Membership issues - stagnation of absolute number, attraction of 'new' & retention of 'old' - is perhaps the most widely discussed topic within Rotary at all levels from RI to Zone to District to Club. This is no doubt an important parameter but its emphasis seems to be more on Quantity than QUALITY. Even if a club is successful in adding new members and retaining old ones but actual numbers participating actively in the club activities remains unchanged then this whole exercise becomes futile. What is therefore of greater importance, as per me, is to measure the 'value added' by each member towards enhancing the Rotary Objectives of SERVICE. Assuming a club's strength grows from 100 to say 150 but there is no substantive increase in high impact projects or activities, the "per capita" added value goes down substantially. A business organization is critically judged by analysts on the ability of the organization to reduce its non performing assets (NPA) or in other words increase in performance of its Assets. Members are assets of all Clubs. Hence the efforts of the leadership has to focus on enhancing their performance instead of simply adding new (and perhaps non performing) assets.This may sound harsh but for long term survival & to always remain relevant to the society we serve, there are no 'easy' options in today's world.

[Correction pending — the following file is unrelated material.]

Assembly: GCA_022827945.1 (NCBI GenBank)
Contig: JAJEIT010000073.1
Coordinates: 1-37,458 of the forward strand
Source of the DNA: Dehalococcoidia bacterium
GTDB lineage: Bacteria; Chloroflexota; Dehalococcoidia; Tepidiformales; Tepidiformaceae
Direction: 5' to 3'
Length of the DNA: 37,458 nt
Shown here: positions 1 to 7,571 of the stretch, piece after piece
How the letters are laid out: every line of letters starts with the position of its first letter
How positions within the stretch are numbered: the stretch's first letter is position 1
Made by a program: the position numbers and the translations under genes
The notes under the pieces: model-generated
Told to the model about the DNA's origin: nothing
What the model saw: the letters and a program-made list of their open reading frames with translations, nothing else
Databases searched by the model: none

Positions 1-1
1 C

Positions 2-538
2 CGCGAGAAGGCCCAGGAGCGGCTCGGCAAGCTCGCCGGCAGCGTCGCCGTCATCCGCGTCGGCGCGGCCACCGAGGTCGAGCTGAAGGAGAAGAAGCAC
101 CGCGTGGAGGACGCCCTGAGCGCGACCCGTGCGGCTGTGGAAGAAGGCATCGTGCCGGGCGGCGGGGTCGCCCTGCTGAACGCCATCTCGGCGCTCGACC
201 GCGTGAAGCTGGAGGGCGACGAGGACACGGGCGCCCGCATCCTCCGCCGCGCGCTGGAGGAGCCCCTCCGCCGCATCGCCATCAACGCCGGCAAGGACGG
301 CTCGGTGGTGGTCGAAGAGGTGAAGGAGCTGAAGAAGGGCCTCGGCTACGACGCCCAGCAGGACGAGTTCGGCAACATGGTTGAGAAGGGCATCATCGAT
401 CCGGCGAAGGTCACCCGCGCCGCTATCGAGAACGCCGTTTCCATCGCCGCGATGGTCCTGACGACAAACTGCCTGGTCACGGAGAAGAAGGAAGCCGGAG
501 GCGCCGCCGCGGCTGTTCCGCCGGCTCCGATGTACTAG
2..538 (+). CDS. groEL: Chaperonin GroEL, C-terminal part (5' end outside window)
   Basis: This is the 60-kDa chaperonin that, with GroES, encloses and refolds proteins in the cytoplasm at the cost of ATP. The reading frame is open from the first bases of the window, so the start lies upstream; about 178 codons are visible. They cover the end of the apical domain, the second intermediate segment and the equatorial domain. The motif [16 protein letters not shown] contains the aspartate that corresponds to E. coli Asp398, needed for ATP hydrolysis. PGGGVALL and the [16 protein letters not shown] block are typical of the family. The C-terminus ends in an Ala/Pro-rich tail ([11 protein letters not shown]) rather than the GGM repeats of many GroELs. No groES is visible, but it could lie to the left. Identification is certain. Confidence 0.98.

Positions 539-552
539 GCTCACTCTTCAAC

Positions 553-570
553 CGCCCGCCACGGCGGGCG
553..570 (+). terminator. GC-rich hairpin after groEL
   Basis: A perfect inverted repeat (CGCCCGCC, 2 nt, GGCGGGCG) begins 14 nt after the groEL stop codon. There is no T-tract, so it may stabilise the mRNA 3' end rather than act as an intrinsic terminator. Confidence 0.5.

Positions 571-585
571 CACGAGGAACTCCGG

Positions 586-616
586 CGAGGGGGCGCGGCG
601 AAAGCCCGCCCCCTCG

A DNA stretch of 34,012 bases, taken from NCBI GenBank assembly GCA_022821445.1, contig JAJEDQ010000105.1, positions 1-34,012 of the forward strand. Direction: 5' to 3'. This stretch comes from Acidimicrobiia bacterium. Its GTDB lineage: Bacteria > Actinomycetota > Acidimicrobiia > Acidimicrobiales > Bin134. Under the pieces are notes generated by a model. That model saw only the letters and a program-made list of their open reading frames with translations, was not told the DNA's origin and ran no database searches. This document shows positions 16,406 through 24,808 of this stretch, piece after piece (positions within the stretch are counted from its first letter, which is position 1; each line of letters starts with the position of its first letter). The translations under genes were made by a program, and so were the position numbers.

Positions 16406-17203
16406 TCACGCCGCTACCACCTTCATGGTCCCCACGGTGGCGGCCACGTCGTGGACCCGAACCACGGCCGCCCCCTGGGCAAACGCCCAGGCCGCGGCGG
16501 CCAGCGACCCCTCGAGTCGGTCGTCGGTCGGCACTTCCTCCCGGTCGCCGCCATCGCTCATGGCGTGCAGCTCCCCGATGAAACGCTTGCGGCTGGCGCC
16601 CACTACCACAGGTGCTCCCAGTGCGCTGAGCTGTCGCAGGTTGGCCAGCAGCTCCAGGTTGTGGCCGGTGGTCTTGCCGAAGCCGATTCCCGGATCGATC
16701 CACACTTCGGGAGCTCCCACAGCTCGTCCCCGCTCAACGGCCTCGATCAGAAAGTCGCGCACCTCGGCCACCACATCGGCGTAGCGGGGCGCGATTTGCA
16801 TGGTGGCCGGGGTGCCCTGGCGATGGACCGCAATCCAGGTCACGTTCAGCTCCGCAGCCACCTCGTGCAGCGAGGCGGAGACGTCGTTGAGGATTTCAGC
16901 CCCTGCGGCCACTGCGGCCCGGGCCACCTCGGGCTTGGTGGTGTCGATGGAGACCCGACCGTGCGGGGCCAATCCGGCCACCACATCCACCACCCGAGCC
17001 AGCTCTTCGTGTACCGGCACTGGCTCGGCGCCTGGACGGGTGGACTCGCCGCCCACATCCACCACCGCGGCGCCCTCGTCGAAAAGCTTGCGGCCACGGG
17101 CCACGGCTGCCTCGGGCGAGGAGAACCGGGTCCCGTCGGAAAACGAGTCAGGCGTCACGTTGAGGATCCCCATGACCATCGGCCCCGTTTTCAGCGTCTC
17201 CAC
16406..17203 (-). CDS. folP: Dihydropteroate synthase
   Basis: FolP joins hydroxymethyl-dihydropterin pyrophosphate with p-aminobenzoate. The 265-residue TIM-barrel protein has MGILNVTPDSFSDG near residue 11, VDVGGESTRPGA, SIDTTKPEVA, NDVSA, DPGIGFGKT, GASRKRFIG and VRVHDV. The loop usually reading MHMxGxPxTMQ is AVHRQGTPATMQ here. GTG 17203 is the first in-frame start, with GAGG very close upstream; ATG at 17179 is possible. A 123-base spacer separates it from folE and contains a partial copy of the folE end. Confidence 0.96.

Why else would a club grow from 100 to 150 if it was not doing what is necessary in their local social fabric to attract and retain members? Members are customers, not employees. They join and they stay because they feel the opportunities and benefits of being a member in a local Rotary club is worth the time, treasure, and/or talent they are expending.